Nautilus - When Time Is Just A Word

Nautilus – When Time Is Just A Word

When Time Is Just A Word is the 9th album by the German electronic progressive rock band Nautilus and is an atmospheric and flowing album of largely instrumental music that will appeal to listeners who appreciate dreamy, ambient, keyboard-led soundscapes overlaid by expressive, extended, and floating electric guitar soloing.

Led by founder, Martin Ludwig on keyboards/synthesizers and supported by Jürgen Dürrbeck on synthesisers/sequencer, they create a rich background keyboard wash that will appeal to fans of mid-period Tangerine Dream, Klaus Schulze, Vangelis and even Pink Floyd. However, what lifts the music up from its trippy musical ambience are the pure, soaring guitar lines of Werner Strätz, which combines elements of David Gilmour, Peter Green and Mike Oldfield amongst others to the evocative instrumentation. Occasional vocals and samples are supplied by Meiko Richert, with Katja Weigel adding backing vocals as appropriate.

The album is loosely inspired by Jules Verne’s Around the World in Eighty Days but is not necessarily restricted to the literary concept completely. Contemporary observations on modern travellers, introspection and even cosmic exploration mix with scenes from the novel. However, A Gentleman’s Bet opens with the sounds of Big Ben, and we are taken to the Reform Club in London, where Phileas Fogg accepts a £20,000 wager that he can complete his global journey in the said eighty days. Meiko’s dark vocals with their distinctive Germanic lilt add a sense of foreboding before the album’s template of electric guitar and occasional acoustic guitar, over the wash of synthesisers, begins over a rising tempo. Free Wings starts with a more futuristic electronic feel, before Werner’s reflective and echoing lead guitar, which for me sounds like Snowy White’s solo playing on his Bird of Paradise track from the 80s (itself a homage to Peter Green’s era in Fleetwood Mac.)

Travellers Without Time, begins with piano and then acoustic guitar, before Mark Knopfler-like guitar adds some nice sparkle. However, rhythmic Tangerine Dream synthesisers and pulsating sequences, with hints of The Alan Parsons Project, create a lovely hypnotic, ambient feel and tempo, with the track allowed to build gradually, through to the later introduction of lead guitar. Martin has said the music was inspired by the modern trend for travellers to rush through famous sights without actually experiencing them – as if it is more important to document them with their smartphones than to reflect on them (a later, shorter track, Donkey And Sheep has a similar meaning, with animal sounds and Roger Waters-like vocals over strummed guitar and a rich organ sound, before a delicate closing guitar solo).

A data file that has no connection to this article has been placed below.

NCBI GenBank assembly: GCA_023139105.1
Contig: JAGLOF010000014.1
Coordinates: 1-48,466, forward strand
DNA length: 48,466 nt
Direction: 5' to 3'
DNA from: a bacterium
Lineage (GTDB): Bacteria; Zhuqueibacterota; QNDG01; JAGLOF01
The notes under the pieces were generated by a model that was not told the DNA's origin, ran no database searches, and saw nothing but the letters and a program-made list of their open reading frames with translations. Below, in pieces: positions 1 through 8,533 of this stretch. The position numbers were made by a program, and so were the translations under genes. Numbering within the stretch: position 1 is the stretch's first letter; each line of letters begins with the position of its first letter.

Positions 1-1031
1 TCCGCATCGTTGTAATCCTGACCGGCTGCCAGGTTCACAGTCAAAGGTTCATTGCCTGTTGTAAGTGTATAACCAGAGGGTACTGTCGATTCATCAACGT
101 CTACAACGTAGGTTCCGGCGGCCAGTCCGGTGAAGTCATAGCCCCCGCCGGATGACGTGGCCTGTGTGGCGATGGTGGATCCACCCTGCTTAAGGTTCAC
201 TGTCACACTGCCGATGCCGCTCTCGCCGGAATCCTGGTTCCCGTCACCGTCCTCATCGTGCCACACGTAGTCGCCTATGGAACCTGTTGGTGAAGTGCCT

Wherever You Go, is a different style, with Meiko’s vocals accompanied by a mid-tempo chugging rock beat and pleasing Wishbone Ash-style power chords and soloing, as we follow Inspector Fixx’s dogged pursuit of Fogg and his servant Passepartout. However, Crusading Light is very much a return to the band’s signature style – one that, for me, is fully realised on my favourite track, October Sunrain – where for over 10 minutes the almost improvised, dancing interplay between guitar and keyboards is lovely.

To Another Dimension has undulating Vangelis-style synthesisers at the start and a dreamy, cosmic, sci-fi, ambient feel before a native drum rhythm propels the music later, adding some welcome variety. Country of Stars, with some lyrical chiming guitar notes recalls a specific scene from the novel, where a dangerous encounter between the Sioux and American soldiers threatens to derail Fogg’s journey. The vocal snippet ‘Can I risk 50 lives to save 3’ conjures up this dramatic part of the story in the United States.

Rainbow Tears has a sleepy, melancholic feel, with the reflective, vocal ‘…never see you again’ accompanied by the piano, acoustic guitar along with the lush keyboard backing. It has a rather personal meaning to Martin and fits the album flow well. The album ends with the poignant Back Home in Silence, recalling, in the novel, Aouda’s feeling of pity for Fogg’s loneliness, as he returns home after his travels – with vocal samples adding to the overall contemplative ambience and downbeat, melancholic conclusion.

With just a few exceptions, there is a similarity to the musical soundscape throughout the album’s almost 70-minute duration. As a result, it is best appreciated in one sitting to allow you to be fully enveloped within the intertwining keyboards and guitar patterns and allow them to drift and flow at their own pace around you. Whilst there is nothing particularly ground-breaking here, the standard of musicianship is consistently high throughout, and this German electronic progressive band weave an intriguing, largely instrumental, tapestry of ambient, psychedelic and symphonic textures worthy of further exploration.

01. A Gentleman’s Bet (4:29)
02. Free Wings (4:25)
03. Travellers Without Time (11:58)
04. Wherever You Go (3:39)
05. Crusading Lights (6:31)
06. Donkeys And Sheep (2:58)
07. October Sunrain (10:16)
08. To Another Dimension (6:19)
09. Country Of Stars (6:40)
10. Rainbow Tears (3:56)
11. Back Home In Silence (8:05)

Total Time – 69:16

Jürgen Dürrbeck – Synthesizer & Sequencer
Martin Ludwig – Keyboards, Synthesizer, Guitars, Samples
Meiko Richert – Vocals, Voice Samples
Werner Strätz – Guitars
~ with:
Katja Weigel – Backing Vocals

Record Label: Sireena Records (CD, Digital)
Country of Origin: Germany
Released: 15th April 2024

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